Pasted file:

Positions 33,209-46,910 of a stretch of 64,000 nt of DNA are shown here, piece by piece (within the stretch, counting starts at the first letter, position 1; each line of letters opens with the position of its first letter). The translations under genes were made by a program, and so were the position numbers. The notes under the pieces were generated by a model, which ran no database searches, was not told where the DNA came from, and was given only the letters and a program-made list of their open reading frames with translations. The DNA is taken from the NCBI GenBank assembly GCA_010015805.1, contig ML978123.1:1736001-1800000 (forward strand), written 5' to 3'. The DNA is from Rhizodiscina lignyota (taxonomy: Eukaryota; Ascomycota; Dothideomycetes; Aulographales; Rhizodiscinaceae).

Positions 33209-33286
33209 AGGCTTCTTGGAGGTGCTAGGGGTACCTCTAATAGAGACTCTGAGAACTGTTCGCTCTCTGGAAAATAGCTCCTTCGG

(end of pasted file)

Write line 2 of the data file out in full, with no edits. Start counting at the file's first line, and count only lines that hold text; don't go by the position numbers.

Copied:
Positions 33209-33286